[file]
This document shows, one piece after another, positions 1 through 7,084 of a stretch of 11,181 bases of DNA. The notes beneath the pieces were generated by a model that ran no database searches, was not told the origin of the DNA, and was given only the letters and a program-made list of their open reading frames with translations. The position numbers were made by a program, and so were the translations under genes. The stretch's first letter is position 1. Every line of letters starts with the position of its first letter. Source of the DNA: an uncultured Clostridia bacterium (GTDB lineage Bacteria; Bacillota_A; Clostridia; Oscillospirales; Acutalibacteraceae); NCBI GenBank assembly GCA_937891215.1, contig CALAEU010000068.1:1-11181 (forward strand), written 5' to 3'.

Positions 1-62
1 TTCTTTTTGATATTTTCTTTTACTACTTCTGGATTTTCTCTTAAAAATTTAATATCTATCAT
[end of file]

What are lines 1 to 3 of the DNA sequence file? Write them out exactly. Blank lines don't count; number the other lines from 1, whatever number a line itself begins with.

This document shows, one piece after another, positions 1 through 7,084 of a stretch of 11,181 bases of DNA. The notes beneath the pieces were generated by a model that ran no database searches, was not told the origin of the DNA, and was given only the letters and a program-made list of their open reading frames with translations. The position numbers were made by a program, and so were the translations under genes. The stretch's first letter is position 1. Every line of letters starts with the position of its first letter. Source of the DNA: an uncultured Clostridia bacterium (GTDB lineage Bacteria; Bacillota_A; Clostridia; Oscillospirales; Acutalibacteraceae); NCBI GenBank assembly GCA_937891215.1, contig CALAEU010000068.1:1-11181 (forward strand), written 5' to 3'.

Positions 1-62
1 TTCTTTTTGATATTTTCTTTTACTACTTCTGGATTTTCTCTTAAAAATTTAATATCTATCAT